Think, Talk, Feel

Walking the walk and talking the talk can a be tall order when it comes to being positive. Sometimes positive energy can be hard to find. Other times we have to create that outlook for ourselves.

This week was mid-quarter for my children at school. (Thank goodness our school has made it healthily this far into 1st quarter.) I have started to see a shadow of exhaustion in my daughter.

She is determined to earn high enough grades to be on Honor Roll, practicing 3 to 4 days a week with her competitive gymnastics team, still helping with home and farm chores, and be a normal 11-year old. Not wanting that shadow to become a storm of exhaustion, I devised a way to help her think, talk, and feel positive on Monday.

As soon as my girl was off the bus, I told her how proud I was of her and showed her successful math paper from last week’s homework now displayed on the pantry door. (5th grade math is hard!) Then I had blueberry muffins hot, out of the oven, for after-school snack, and I shared my blog post on The Thunder Tree with her. (She loved Thunder.) I told her to get dressed for gymnastics and surprised her with fresh cup of sweet tea to-go. These may seem like petty things, but when she got home 4 hours later from gymnastics, her mood was lighter than it had been the last few days, and she gushed with the successes of her practice.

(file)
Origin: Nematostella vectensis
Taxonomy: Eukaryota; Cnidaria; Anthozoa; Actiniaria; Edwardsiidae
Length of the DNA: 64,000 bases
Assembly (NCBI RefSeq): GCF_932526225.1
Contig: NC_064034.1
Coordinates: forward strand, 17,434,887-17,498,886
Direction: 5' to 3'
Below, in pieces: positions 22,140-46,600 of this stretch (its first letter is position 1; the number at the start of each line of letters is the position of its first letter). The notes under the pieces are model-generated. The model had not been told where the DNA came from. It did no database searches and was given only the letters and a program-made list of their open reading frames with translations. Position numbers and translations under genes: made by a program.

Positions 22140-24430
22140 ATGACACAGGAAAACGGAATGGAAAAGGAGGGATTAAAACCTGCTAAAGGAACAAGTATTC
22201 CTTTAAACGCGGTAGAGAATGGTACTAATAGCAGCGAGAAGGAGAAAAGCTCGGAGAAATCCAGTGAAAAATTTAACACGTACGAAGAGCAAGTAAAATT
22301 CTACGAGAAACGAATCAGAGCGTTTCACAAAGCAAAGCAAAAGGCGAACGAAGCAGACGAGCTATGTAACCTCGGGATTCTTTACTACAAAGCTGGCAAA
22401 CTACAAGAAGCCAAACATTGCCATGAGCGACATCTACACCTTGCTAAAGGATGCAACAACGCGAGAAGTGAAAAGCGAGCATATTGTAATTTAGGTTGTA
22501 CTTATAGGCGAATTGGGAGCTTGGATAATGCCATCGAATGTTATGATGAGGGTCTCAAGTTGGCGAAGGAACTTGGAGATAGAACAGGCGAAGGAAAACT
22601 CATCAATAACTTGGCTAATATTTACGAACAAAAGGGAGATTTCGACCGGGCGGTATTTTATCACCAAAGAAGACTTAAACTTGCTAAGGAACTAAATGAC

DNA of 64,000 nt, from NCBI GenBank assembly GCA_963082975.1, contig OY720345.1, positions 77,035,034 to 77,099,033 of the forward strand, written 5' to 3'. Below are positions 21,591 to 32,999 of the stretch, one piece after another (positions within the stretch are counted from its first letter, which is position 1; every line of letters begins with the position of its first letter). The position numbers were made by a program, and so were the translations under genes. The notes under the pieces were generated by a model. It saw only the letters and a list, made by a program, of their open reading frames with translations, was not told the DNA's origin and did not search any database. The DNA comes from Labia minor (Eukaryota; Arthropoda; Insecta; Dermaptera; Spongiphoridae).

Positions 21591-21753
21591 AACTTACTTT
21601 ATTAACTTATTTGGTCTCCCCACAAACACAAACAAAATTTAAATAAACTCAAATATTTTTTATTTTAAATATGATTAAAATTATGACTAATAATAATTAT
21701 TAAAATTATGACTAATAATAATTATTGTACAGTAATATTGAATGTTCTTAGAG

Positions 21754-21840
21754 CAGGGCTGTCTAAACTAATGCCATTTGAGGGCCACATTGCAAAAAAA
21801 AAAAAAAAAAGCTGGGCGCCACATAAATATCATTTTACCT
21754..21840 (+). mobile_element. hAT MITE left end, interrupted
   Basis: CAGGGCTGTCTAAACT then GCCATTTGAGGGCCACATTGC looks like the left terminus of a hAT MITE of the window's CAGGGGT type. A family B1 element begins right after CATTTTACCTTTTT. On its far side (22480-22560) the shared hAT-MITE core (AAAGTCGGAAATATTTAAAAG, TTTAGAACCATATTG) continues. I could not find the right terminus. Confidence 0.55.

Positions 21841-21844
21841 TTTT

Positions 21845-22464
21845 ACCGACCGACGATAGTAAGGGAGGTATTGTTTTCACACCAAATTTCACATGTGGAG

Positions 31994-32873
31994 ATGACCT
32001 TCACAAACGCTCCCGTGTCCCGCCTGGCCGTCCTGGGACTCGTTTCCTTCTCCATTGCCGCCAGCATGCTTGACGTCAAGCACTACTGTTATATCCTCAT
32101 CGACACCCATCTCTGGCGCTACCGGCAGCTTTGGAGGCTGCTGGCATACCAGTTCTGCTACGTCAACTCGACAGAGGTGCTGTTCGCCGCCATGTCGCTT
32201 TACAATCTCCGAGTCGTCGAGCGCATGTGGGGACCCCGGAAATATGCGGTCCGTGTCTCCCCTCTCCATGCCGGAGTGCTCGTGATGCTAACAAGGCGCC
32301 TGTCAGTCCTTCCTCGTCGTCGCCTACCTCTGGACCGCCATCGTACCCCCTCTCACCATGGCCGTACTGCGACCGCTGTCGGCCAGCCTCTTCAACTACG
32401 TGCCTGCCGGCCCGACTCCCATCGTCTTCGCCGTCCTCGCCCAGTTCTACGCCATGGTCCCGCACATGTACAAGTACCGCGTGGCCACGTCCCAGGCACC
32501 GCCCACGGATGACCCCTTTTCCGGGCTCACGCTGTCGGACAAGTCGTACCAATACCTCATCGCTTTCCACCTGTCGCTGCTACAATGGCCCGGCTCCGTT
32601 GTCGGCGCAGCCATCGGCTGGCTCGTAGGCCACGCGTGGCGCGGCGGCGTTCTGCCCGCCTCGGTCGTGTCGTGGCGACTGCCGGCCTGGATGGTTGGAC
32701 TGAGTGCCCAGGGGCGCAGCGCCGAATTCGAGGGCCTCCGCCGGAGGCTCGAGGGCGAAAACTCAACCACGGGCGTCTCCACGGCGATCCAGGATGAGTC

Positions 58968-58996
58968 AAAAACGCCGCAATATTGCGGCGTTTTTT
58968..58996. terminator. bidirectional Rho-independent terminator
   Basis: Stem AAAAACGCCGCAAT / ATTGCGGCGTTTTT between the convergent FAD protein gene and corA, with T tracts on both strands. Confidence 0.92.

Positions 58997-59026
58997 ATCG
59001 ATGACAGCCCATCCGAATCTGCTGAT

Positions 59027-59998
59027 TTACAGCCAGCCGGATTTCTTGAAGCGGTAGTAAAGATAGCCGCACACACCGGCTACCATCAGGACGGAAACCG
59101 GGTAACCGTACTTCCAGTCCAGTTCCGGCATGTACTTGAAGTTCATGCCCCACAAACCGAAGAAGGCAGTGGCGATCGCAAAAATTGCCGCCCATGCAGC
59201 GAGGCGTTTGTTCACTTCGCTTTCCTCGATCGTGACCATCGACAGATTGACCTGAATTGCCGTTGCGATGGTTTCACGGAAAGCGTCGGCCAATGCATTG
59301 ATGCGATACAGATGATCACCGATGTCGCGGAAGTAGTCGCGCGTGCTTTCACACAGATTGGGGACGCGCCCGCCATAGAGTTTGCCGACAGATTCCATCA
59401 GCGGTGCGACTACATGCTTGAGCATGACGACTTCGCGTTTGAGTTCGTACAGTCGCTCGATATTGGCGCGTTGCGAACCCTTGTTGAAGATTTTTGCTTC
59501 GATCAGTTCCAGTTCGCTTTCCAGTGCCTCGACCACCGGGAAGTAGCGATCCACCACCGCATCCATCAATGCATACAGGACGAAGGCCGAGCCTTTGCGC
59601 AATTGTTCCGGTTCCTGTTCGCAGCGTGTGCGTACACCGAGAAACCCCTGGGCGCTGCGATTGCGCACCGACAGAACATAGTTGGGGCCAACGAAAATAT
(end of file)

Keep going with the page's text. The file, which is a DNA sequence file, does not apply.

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Check Your Surroundings – Wise Words Wednesday

Your Surroundings

When it seems the world is completely off kilter and there isn’t anyone or anything that makes you feel like you have anything to offer, the best way to feel worthy is to surround yourself with people who value you.

I’m not sure if it’s my 41st birthday, or the new high energy (a.k.a. hyper-anxious) horse I just acquired, or the stress and chaos of the very-extended time my children have been home due to the Corona virus, but lately I have not felt worthy or successful. I have found myself questioning even my dinner choices and frantic over the potential of planning activities with family and friends. Apparently, my passion for planning has been hindered by the fear of making a wrong choice or exposing everyone to a potentially deadly situation with one penciling in of my calendar or preparation of turkey tortillas.

What I really needed were the wise words of Denzel Washington.